Egypt has been under a farce democracy for a very long time as long as we can remember.  During this period, the military council which rules Egypt had conducted elections where it candidates, the now bed-ridden Hosni Mubarak, won with as much as over 90% of the votes. In those days, popular candidates were barred from contesting, while the Muslim Brotherhood, the most organized political group, was banned from politics, its members harassed, intimidated and thrown into jails for demanding freedom and fair political platform. In reality, Egypt never had a true vote until these last ones.

Like Egypt, Tunisia so called elections before the last one, which was ushered in by the people revolution that swept away their long time dictator, Zine Al Abidine Ben Ali, was anything but election. Ben Ali, like Hosni Mubarak, was a dictator who muzzled all oppositions and was winning ‘election' with 90% of the votes. Elections were won by him as he was, technically and realistically speaking, the only candidate. The potential opposition, the Islamic Al-Nahda party and other smaller opposition parties were hounded by the Ben Ali regime. Their leaders were brutally repressed, jailed, some forced to live in exile and those who remains in the country were constantly harassed.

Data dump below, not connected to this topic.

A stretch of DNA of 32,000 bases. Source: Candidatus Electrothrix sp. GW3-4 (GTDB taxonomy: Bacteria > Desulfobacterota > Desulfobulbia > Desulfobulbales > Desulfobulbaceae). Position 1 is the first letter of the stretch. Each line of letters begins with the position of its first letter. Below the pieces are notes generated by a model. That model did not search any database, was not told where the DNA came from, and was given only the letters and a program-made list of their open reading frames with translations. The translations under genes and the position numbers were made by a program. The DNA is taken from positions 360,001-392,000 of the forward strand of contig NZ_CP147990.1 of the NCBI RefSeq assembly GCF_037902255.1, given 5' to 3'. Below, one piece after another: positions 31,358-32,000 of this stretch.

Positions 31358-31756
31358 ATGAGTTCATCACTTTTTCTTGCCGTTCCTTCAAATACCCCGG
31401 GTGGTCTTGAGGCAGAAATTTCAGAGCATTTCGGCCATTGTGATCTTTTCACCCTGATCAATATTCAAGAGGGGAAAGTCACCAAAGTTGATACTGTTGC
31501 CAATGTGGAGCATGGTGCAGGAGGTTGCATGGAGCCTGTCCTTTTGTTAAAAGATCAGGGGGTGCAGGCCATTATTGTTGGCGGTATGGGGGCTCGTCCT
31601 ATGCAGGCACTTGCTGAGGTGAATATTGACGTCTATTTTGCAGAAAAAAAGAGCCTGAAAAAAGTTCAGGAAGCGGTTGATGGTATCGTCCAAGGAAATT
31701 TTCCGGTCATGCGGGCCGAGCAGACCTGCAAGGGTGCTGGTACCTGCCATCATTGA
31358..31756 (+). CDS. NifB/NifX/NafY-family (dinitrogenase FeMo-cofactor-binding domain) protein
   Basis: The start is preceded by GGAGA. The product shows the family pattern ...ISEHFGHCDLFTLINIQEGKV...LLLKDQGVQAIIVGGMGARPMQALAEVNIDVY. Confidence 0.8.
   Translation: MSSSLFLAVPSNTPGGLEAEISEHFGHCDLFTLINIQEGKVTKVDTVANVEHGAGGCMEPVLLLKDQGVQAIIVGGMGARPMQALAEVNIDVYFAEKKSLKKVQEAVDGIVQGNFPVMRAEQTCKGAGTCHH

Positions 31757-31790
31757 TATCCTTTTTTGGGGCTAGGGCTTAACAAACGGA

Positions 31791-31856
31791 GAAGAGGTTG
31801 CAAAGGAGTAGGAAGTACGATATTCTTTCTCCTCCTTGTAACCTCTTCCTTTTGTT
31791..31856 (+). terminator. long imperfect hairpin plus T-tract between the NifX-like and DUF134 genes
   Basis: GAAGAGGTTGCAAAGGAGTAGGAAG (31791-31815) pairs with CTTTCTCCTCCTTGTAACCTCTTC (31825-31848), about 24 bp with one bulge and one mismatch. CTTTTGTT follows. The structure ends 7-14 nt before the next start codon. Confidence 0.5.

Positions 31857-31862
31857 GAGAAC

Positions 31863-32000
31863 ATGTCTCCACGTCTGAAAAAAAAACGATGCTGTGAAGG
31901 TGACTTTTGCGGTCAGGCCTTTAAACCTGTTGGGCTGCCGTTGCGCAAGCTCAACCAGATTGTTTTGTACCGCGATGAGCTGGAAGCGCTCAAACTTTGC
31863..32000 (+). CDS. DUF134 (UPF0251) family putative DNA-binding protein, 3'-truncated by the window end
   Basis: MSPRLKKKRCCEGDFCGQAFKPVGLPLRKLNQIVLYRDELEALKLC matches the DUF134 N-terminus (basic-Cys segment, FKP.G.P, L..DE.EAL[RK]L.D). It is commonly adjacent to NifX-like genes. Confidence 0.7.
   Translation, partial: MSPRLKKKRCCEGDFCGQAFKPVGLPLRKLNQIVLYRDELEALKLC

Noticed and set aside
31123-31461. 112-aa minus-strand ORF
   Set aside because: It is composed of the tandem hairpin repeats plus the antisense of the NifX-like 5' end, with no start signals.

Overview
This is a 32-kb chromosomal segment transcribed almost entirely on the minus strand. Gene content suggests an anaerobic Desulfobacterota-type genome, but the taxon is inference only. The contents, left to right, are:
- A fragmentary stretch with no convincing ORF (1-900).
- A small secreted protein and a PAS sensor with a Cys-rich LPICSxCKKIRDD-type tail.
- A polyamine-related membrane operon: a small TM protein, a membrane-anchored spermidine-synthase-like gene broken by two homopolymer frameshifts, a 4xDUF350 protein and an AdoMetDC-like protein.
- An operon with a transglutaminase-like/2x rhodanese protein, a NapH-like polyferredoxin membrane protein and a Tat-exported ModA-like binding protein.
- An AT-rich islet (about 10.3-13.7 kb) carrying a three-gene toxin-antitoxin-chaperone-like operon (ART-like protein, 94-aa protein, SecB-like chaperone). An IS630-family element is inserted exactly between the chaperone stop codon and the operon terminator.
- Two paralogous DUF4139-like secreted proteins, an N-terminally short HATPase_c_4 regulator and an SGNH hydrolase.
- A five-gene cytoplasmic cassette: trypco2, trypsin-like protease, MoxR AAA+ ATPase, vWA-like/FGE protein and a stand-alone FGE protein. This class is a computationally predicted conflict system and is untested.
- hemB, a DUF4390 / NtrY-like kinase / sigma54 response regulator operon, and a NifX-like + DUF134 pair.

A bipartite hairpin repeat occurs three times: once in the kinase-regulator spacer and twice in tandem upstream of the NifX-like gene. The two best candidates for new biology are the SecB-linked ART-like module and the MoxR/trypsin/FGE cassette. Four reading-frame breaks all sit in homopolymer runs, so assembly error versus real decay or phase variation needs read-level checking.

From the background provided, it shows that neither of the countries had held election until the last ones. But when the opportunities came, opportunities which were not obtained by grammar-speaking activists and political actors, it was like the countries have been conducting election for long. There was no bickering; no pre-election violence; no assassination of candidates; no printing of candidates names in rice bags, recharge cards, etc. Candidates' biscuits, soaps and bale of cloth did not suddenly appear from nowhere.